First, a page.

mir-29 microRNA precursor

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mir-29 microRNA precursor
RF00074.jpg
Identifiers
Symbol mir-29
Rfam RF00074
miRBase MI0000087
miRBase family MIPF0000009
Other data
RNA type Gene; miRNA
Domain(s) Eukaryota
GO 0035195 0035068
SO 0001244
PDB structures PDBe

The miR-29 microRNA precursor, or pre-miRNA, is a small RNA molecule in the shape of a stem-loop or hairpin. Each arm of the hairpin can be processed into one member of a closely related family of short non-coding RNAs that are involved in regulating gene expression.[1] The processed, or "mature" products of the precursor molecule are known as microRNA (miRNA), and have been predicted or confirmed in a wide range of species (see 'MIPF0000009' in miRBase: the microRNA database[permanent dead link]).

miRNA processing[edit]

Animal miRNAs are first transcribed as a primary miRNA molecule. This "pri-miRNA" may contain one or more precursor hairpins, which are freed from the pri-miRNA by the nuclear enzyme Drosha. The approximately 70 nucleotide precursor hairpin is exported from the nucleus and subsequently processed by the Dicer enzyme to give a mature miRNA that is on average 22 nucleotides long. Either arm of the precursor may yield a mature RNA, although either the 3' (3p) or the 5' (5p) arm is preferentially processed and loaded into the RNA-induced silencing complex (RISC) in most cases. For the miR-29 precursor, the 3' arm of the precursor RNA yields the overwhelmingly predominant product (miR-29 or miR-29-3p), although the 5' arm (miR-29* or miR-29-5p) has also been experimentally verified.

The miR-29 family[edit]

Many mammalian genomes encode four closely related miR-29 precursors that are transcribed in two transcriptional units. For example, human miR-29a and miR-29b-1 are processed from an intron of a long non-coding transcript (LOC646329) from chromosome 7. miR-29b-2 (identical in sequence to miR-29b-1) and miR-29c are co-transcribed from chromosome 1. The three main mature miRNAs processed from these precursors are known as has-miR-29a, has-miR-29b, and has-miR-29c.

Survival analysis across three independent datasets shows that hsa-miR-29c is associated with survival in breast cancer.[2]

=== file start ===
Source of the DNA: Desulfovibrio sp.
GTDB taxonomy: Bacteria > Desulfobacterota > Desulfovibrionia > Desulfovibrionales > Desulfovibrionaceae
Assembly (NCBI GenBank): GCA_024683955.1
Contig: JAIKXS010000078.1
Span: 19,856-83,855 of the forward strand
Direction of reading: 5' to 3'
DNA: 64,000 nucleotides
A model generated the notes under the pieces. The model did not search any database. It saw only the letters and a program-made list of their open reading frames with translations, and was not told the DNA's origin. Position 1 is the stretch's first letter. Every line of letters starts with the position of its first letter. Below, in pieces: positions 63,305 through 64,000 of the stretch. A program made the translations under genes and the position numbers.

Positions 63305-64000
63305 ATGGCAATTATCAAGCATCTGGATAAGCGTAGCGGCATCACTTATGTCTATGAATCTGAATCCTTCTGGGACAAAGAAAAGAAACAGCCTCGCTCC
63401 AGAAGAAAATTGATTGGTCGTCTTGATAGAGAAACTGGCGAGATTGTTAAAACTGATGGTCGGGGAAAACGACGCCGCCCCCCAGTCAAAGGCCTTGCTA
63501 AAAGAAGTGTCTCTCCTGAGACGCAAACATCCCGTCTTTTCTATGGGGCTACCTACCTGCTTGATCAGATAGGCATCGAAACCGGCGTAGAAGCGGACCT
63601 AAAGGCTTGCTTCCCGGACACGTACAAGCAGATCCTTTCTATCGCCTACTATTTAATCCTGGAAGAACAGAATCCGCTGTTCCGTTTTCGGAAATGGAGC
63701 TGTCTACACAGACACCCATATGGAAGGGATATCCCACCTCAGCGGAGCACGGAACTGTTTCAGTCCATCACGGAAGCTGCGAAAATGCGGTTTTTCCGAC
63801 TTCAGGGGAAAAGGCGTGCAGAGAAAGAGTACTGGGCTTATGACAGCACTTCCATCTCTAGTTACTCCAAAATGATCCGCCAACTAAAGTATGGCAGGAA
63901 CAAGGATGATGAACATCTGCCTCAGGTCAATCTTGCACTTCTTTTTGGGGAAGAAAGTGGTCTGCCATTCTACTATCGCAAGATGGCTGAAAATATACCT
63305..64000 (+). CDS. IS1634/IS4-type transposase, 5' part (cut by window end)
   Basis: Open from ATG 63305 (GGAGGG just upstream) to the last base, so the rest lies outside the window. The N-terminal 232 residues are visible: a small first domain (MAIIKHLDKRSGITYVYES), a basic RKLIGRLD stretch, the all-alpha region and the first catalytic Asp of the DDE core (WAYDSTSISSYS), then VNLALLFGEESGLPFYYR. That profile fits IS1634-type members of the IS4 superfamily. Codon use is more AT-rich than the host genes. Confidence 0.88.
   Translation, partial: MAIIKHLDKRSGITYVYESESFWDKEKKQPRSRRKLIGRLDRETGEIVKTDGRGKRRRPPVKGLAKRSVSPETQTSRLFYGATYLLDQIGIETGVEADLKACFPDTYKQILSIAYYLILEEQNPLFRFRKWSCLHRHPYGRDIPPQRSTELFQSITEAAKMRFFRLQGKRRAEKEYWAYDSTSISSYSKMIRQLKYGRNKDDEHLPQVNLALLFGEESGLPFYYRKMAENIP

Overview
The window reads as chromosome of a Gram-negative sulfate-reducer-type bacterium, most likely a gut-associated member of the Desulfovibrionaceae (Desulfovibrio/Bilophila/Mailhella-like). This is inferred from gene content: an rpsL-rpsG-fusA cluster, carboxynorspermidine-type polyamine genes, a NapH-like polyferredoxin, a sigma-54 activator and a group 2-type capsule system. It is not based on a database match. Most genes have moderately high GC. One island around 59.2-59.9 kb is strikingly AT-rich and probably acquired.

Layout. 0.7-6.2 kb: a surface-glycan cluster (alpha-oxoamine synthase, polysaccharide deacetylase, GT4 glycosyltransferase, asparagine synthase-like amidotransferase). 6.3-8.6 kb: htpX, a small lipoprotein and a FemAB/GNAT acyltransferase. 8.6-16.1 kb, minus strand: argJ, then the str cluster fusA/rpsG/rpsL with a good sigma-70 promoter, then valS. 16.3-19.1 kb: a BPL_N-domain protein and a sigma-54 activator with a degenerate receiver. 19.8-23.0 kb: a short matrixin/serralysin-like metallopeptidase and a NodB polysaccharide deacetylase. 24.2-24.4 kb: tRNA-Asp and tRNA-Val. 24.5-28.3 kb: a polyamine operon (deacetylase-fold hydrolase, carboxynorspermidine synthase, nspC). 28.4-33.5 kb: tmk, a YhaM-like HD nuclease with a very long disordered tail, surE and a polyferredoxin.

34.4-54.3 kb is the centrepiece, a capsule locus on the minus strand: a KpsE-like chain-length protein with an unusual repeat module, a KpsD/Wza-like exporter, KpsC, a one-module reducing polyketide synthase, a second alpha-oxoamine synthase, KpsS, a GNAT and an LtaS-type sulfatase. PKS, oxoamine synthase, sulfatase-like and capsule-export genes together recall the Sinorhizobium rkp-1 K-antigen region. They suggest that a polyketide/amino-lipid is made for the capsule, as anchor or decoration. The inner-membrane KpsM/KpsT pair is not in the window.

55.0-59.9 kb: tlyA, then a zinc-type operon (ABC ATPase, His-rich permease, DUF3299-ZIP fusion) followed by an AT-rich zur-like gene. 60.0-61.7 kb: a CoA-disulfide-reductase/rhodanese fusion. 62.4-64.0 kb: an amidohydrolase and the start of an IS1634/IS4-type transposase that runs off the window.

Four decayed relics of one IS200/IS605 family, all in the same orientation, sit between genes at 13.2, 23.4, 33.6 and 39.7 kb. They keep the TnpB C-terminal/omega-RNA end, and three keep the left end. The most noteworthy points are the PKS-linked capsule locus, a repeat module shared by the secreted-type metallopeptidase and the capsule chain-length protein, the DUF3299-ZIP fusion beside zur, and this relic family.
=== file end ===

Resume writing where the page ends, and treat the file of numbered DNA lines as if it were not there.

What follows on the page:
Targets of miR-29[edit]

The mature products are thought to exert regulatory roles by binding with partial complementarity to microRNA recognition elements (MREs) in the 3' untranslated region (3' UTR) of target transcripts. Experimental evidence suggests that putative targets of mature miR-29 products include the following:

Recently, in an attempt to identify targets at global level using Quantitative proteomics - SILAC approach, VDAC1 and VDAC2 were identified as targets of miR-29a in HEK293T cells.[8]

References[edit]

  1. ^ Ambros V (Dec 2001). "microRNAs: tiny regulators with great potential". Cell. 107 (7): 823–6. doi:10.1016/S0092-8674(01)00616-X. PMID 11779458. 
  2. ^ Lánczky, András; Nagy, Ádám; Bottai, Giulia; Munkácsy, Gyöngyi; Szabó, András; Santarpia, Libero; Győrffy, Balázs (2016-12-01). "miRpower: a web-tool to validate survival-associated miRNAs utilizing expression data from 2178 breast cancer patients". Breast Cancer Research and Treatment. 160 (3): 439–446. doi:10.1007/s10549-016-4013-7. ISSN 1573-7217. PMID 27744485. 
  3. ^ Mott JL, Kobayashi S, Bronk SF, Gores GJ (Sep 2007). "mir-29 regulates Mcl-1 protein expression and apoptosis". Oncogene. 26 (42): 6133–40. doi:10.1038/sj.onc.1210436. PMC 2432524Freely accessible. PMID 17404574. 
  4. ^ Pekarsky Y, Santanam U, Cimmino A, Palamarchuk A, Efanov A, Maximov V, Volinia S, Alder H, Liu CG, Rassenti L, Calin GA, Hagan JP, Kipps T, Croce CM (Dec 2006). "Tcl1 expression in chronic lymphocytic leukemia is regulated by miR-29 and miR-181". Cancer Research. 66 (24): 11590–3. doi:10.1158/0008-5472.CAN-06-3613. PMID 17178851. 
  5. ^ Fabbri M, Garzon R, Cimmino A, Liu Z, Zanesi N, Callegari E, Liu S, Alder H, Costinean S, Fernandez-Cymering C, Volinia S, Guler G, Morrison CD, Chan KK, Marcucci G, Calin GA, Huebner K, Croce CM (Oct 2007). "MicroRNA-29 family reverts aberrant methylation in lung cancer by targeting DNA methyltransferases 3A and 3B". Proceedings of the National Academy of Sciences of the United States of America. 104 (40): 15805–10. doi:10.1073/pnas.0707628104. PMC 2000384Freely accessible. PMID 17890317. 
  6. ^ Gebeshuber CA, Zatloukal K, Martinez J (Apr 2009). "miR-29a suppresses tristetraprolin, which is a regulator of epithelial polarity and metastasis". EMBO Reports. 10 (4): 400–5. doi:10.1038/embor.2009.9. PMC 2672883Freely accessible. PMID 19247375. 
  7. ^ Sanduja S, Blanco FF, Dixon DA (2011). "The roles of TTP and BRF proteins in regulated mRNA decay". Wiley Interdisciplinary Reviews. RNA. 2 (1): 42–57. doi:10.1002/wrna.28. PMC 3030256Freely accessible. PMID 21278925. 
  8. ^ Bargaje R, Gupta S, Sarkeshik A, Park R, Xu T, Sarkar M, Halimani M, Roy SS, Yates J, Pillai B (2012). "Identification of novel targets for miR-29a using miRNA proteomics". PLOS ONE. 7 (8): e43243. doi:10.1371/journal.pone.0043243. PMC 3428309Freely accessible. PMID 22952654. 

Further reading[edit]

  • Zhang X, Zhao X, Fiskus W, Lin J, Lwin T, Rao R, Zhang Y, Chan JC, Fu K, Marquez VE, Chen-Kiang S, Moscinski LC, Seto E, Dalton WS, Wright KL, Sotomayor E, Bhalla K, Tao J (Oct 2012). "Coordinated silencing of MYC-mediated miR-29 by HDAC3 and EZH2 as a therapeutic target of histone modification in aggressive B-Cell lymphomas". Cancer Cell. 22 (4): 506–23. doi:10.1016/j.ccr.2012.09.003. PMID 23079660. 

External links[edit]